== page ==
The New World of Development Foundations

By Simon Scott, Counsellor, OECD Statistics and Data Directorate

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One of the compensations of growing old is that you may eventually find out what you always wanted to know.

Fifteen years ago I wrote an OECD study on Philanthropic Foundations and Development Co-operation which – despite its many glowing virtues – was decidedly thin on systematic financial and sectoral detail. Most of all, I found it almost impossible to get a handle on what the biggest development philanthropy of all, the Bill and Melinda Gates Foundation, was up to.

Now, in my dotage, my questions are answered by an excellent new study, Private Philanthropy for Development, a joint project of the OECD’s Development Centre and Development Co-operation Directorate.

How large is private philanthropy’s financial contribution to development? Answer: USD 24 billion from 2013 to 2015 inclusive, or USD 8 billion a year. What is the share of the Gates Foundation? 49%, which goes mostly to health, with agriculture next. And, by the way, the authors of these figures are not just guessing: they developed a special new data survey completed by 77 philanthropies and also gathered publically available information on many more. All the data – partly aggregated to protect confidentiality – are available here, and constitute a major new information resource.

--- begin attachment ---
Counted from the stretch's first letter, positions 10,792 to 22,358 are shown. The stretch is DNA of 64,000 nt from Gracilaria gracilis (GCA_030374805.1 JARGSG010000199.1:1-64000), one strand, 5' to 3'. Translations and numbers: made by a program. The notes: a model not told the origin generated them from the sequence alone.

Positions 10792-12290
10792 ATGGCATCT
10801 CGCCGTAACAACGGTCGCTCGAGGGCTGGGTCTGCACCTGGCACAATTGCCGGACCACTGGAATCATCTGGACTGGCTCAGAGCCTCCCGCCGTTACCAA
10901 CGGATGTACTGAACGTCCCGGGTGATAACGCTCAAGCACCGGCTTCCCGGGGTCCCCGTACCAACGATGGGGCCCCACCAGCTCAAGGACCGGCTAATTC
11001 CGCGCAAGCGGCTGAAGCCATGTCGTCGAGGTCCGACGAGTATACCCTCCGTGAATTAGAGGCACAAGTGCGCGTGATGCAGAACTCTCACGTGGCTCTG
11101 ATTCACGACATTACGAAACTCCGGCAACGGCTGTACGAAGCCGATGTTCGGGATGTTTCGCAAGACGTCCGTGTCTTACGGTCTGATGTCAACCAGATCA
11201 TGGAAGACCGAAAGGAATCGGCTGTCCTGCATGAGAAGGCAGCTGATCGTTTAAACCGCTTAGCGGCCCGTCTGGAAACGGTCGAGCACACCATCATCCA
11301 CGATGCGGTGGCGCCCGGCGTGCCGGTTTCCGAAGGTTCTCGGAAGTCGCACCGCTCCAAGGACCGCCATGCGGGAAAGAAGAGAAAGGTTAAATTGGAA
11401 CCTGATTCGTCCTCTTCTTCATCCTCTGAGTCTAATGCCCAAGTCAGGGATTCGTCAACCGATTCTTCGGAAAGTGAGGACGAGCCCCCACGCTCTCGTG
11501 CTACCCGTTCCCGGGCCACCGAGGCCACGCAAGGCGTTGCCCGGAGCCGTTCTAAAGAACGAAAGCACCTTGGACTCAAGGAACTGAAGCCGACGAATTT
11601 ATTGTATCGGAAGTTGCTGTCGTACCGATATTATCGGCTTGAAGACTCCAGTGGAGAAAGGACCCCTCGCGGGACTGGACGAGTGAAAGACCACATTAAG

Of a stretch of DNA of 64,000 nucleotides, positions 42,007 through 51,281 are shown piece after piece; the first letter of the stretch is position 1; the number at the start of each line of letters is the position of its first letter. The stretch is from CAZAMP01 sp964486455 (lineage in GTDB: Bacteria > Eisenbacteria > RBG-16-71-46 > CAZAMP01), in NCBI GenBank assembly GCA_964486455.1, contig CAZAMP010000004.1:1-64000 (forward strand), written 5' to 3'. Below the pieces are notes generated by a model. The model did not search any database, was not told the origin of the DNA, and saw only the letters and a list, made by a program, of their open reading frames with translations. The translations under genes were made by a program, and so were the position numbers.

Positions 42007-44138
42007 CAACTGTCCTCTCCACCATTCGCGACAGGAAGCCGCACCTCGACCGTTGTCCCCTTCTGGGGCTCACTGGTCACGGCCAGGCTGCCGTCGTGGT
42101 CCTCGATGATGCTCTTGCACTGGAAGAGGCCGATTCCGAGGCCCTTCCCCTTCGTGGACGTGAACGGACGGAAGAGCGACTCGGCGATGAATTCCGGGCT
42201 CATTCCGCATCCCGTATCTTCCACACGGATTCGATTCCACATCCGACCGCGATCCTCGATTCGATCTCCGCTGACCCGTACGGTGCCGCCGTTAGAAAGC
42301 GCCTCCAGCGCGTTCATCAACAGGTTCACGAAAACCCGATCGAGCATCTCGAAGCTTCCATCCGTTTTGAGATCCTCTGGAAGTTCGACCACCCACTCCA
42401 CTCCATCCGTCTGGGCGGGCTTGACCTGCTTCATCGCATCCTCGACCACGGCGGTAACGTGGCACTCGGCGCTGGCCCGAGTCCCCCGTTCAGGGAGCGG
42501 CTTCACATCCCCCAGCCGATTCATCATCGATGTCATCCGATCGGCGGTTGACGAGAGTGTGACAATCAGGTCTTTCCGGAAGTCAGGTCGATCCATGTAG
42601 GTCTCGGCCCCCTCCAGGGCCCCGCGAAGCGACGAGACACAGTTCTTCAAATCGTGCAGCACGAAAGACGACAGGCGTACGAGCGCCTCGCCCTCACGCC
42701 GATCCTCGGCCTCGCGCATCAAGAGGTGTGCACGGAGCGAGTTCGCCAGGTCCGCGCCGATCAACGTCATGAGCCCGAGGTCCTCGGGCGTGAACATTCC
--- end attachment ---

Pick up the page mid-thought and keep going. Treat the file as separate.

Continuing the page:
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Who will end global poverty?

By Michael Sheldrick, Vice President of Global Policy and Government Affairs, Global Citizen 1

shutterstock_249974521For the second year in a row, the Trump Administration has proposed slashing U.S. development assistance programs by almost a third. Even though strong support on both sides of the U.S. Congress may prevent many – but not all – of these cuts becoming law, it is clear that the best hope for this period may be maintaining current levels of support. As the largest donor country, U.S. leadership on foreign aid is incredibly impactful. For example, based on our experience at Global Citizen, business leaders and policy makers announced 390 collective commitments in response to campaigns we either led or supported between 2012 and 2017. These commitments totaled more than USD 35 billion with nearly half of that, USD 15 billion, coming from just 5 countries, including the United States. And of the total number of new commitments, the United States makes up a nearly a quarter. In fact, the United States has been one of the largest contributors to many of the causes we champion, be it polio eradication, water and sanitation, or food aid.
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Maximising the public-private investment multiplier

By Alain de Janvry and Elisabeth Sadoulet, Professors at the University of California at Berkeley and Senior Fellows at the FERDI
 

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At the FERDI-IDDRI conference on “Development, Climate and Security” held in Paris on January 15, 2018, Barbara Buchner from the Climate Policy Initiative reported on the state of global climate finance flows for mitigation and adaptation. She made two points. First, finance is under-invested to combat climate change if the COP21 target in temperature increase is to be met. Second, private investment’s role in complementing public investment in climate finance is large, with an estimated 2/3 private for 1/3 public in current total contributions. This stresses the fundamental part private investment can play in meeting the COP21 objectives, particularly at a time when governments face multiple demands on public expenditures.